Arginyl-glutamine dipeptide or docosahexaenoic acid attenuates hyperoxia-induced small intestinal injury in neonatal mice

Nan Li, Liya Ma, Xueyan Liu, Lynn Shaw, Sergio Li Calzi, Maria B. Grant, Josef Neu

Research output: Contribution to journalArticle

11 Citations (Scopus)

Abstract

BACKGROUND AND OBJECTIVE: Supplementation studies of glutamine, arginine, and docosahexaenoic acid (DHA) have established the safety of each of these nutrients in neonates; however, the potential for a more stable and soluble dipeptide, arginyl-glutamine (Arg-Gln) or DHA with anti-inflammatory properties, to exert benefits on hyperoxia-induced intestinal injury has not been investigated. Arg-Gln dipeptide has been shown to prevent retinal damage in a rodent model of oxygen-induced injury. The objective of the present study was to investigate whether Arg-Gln dipeptide or DHA could also attenuate markers of injury and inflammation to the small intestine in this same model. METHODS: Seven-day-old mouse pups were placed with their dams in 75% oxygen for 5 days. After 5 days of hyperoxic exposure (P7-P12), pups were removed from hyperoxia and allowed to recover in atmospheric conditions for 5 days (P12-P17). Mouse pups received Arg-Gln (5 g·kg· day) or DHA (5 g· kg·day) or vehicle orally started on P12 through P17. Distal small intestine (DSI) histologic changes, myeloperoxidase (MPO), lactate dehydrogenase (LDH), inflammatory cytokines, and tissue apoptosis were evaluated. RESULTS: Hyperoxic mice showed a greater distortion of overall villus structure and with higher injury score (P <0.05). Arg-Gln dipeptide and DHA supplementation groups were more similar to the room air control group. Supplementation of Arg-Gln or DHA reduced hyperoxia-induced MPO activity (P <0.05). Supplementation of Arg-Gln or DHA returned LDH activity to the levels of control. Hyperoxia induced apoptotic cell death in DSIs, and both Arg-Gln and DHA reversed this effect (P <0.05). CONCLUSIONS: Supplementation with either Arg-Gln or DHA may limit some inflammatory and apoptotic processes involved in hyperoxic-induced intestinal injury in neonatal mice.

Original languageEnglish (US)
Pages (from-to)499-504
Number of pages6
JournalJournal of Pediatric Gastroenterology and Nutrition
Volume54
Issue number4
DOIs
StatePublished - Apr 2012
Externally publishedYes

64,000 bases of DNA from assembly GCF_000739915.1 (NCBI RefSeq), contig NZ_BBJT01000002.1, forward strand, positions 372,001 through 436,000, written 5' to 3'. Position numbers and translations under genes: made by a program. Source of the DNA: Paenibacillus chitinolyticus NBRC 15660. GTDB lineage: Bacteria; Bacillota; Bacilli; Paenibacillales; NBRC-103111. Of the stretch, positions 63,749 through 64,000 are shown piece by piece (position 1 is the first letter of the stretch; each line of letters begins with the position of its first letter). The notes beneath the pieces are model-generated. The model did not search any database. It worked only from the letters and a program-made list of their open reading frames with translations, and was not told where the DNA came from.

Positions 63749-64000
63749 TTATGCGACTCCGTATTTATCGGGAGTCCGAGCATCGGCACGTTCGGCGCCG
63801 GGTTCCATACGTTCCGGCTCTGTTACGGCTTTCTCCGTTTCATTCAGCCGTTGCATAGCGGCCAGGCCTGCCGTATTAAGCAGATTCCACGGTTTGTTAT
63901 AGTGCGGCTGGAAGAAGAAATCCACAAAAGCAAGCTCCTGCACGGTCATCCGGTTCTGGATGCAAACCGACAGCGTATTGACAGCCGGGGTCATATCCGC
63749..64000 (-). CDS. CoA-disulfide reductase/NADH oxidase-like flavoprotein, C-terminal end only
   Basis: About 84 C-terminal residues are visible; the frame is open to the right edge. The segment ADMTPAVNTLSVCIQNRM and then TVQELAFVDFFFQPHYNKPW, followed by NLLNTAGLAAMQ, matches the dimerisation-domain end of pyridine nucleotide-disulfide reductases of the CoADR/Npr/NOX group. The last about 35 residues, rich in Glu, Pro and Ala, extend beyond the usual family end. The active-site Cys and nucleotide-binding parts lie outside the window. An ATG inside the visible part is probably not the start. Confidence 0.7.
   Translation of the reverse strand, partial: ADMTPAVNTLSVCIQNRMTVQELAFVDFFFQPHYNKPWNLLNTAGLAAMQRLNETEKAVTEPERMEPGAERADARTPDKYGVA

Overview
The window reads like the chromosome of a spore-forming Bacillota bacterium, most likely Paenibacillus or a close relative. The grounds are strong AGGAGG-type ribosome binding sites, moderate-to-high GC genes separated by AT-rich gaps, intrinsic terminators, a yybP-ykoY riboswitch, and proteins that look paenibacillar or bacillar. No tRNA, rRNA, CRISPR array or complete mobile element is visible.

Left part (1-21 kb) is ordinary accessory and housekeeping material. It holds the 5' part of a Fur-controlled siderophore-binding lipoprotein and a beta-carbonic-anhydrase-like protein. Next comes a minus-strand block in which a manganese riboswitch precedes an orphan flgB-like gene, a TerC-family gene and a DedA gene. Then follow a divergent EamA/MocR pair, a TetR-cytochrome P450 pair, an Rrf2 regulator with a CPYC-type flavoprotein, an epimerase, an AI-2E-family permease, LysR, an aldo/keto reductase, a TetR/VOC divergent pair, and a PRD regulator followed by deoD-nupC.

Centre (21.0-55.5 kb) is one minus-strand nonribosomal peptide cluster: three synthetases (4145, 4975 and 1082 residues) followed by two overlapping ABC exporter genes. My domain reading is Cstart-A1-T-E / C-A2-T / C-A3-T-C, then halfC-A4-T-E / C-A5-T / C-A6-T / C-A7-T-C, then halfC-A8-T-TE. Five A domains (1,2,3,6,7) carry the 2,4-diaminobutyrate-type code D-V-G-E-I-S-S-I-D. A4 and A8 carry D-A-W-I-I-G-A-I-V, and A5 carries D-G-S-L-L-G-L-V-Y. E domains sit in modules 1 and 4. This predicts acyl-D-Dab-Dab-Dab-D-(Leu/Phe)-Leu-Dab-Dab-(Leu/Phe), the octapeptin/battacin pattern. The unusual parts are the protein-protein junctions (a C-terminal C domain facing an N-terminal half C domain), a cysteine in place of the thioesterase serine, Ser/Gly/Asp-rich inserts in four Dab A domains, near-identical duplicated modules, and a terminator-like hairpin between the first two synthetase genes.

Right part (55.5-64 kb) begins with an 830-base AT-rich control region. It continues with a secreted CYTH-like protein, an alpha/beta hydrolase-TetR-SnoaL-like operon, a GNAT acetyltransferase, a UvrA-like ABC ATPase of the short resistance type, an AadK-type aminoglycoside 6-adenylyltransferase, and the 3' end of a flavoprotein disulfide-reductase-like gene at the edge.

Fingerprint

arginyl-glutamine
Hyperoxia
Docosahexaenoic Acids
Dipeptides
Wounds and Injuries
L-Lactate Dehydrogenase
Peroxidase
Small Intestine
Oxygen
Glutamine

Keywords

  • arginine
  • dipeptide
  • docosahexaenoic acid
  • glutamine
  • intestinal injury

ASJC Scopus subject areas

  • Gastroenterology
  • Pediatrics, Perinatology, and Child Health

Cite this

Arginyl-glutamine dipeptide or docosahexaenoic acid attenuates hyperoxia-induced small intestinal injury in neonatal mice. / Li, Nan; Ma, Liya; Liu, Xueyan; Shaw, Lynn; Calzi, Sergio Li; Grant, Maria B.; Neu, Josef.

In: Journal of Pediatric Gastroenterology and Nutrition, Vol. 54, No. 4, 04.2012, p. 499-504.

Research output: Contribution to journalArticle

Li, Nan ; Ma, Liya ; Liu, Xueyan ; Shaw, Lynn ; Calzi, Sergio Li ; Grant, Maria B. ; Neu, Josef. / Arginyl-glutamine dipeptide or docosahexaenoic acid attenuates hyperoxia-induced small intestinal injury in neonatal mice. In: Journal of Pediatric Gastroenterology and Nutrition. 2012 ; Vol. 54, No. 4. pp. 499-504.
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T1 - Arginyl-glutamine dipeptide or docosahexaenoic acid attenuates hyperoxia-induced small intestinal injury in neonatal mice

AU - Li, Nan

AU - Ma, Liya

AU - Liu, Xueyan

AU - Shaw, Lynn

AU - Calzi, Sergio Li

AU - Grant, Maria B.

AU - Neu, Josef

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AB - BACKGROUND AND OBJECTIVE: Supplementation studies of glutamine, arginine, and docosahexaenoic acid (DHA) have established the safety of each of these nutrients in neonates; however, the potential for a more stable and soluble dipeptide, arginyl-glutamine (Arg-Gln) or DHA with anti-inflammatory properties, to exert benefits on hyperoxia-induced intestinal injury has not been investigated. Arg-Gln dipeptide has been shown to prevent retinal damage in a rodent model of oxygen-induced injury. The objective of the present study was to investigate whether Arg-Gln dipeptide or DHA could also attenuate markers of injury and inflammation to the small intestine in this same model. METHODS: Seven-day-old mouse pups were placed with their dams in 75% oxygen for 5 days. After 5 days of hyperoxic exposure (P7-P12), pups were removed from hyperoxia and allowed to recover in atmospheric conditions for 5 days (P12-P17). Mouse pups received Arg-Gln (5 g·kg· day) or DHA (5 g· kg·day) or vehicle orally started on P12 through P17. Distal small intestine (DSI) histologic changes, myeloperoxidase (MPO), lactate dehydrogenase (LDH), inflammatory cytokines, and tissue apoptosis were evaluated. RESULTS: Hyperoxic mice showed a greater distortion of overall villus structure and with higher injury score (P <0.05). Arg-Gln dipeptide and DHA supplementation groups were more similar to the room air control group. Supplementation of Arg-Gln or DHA reduced hyperoxia-induced MPO activity (P <0.05). Supplementation of Arg-Gln or DHA returned LDH activity to the levels of control. Hyperoxia induced apoptotic cell death in DSIs, and both Arg-Gln and DHA reversed this effect (P <0.05). CONCLUSIONS: Supplementation with either Arg-Gln or DHA may limit some inflammatory and apoptotic processes involved in hyperoxic-induced intestinal injury in neonatal mice.

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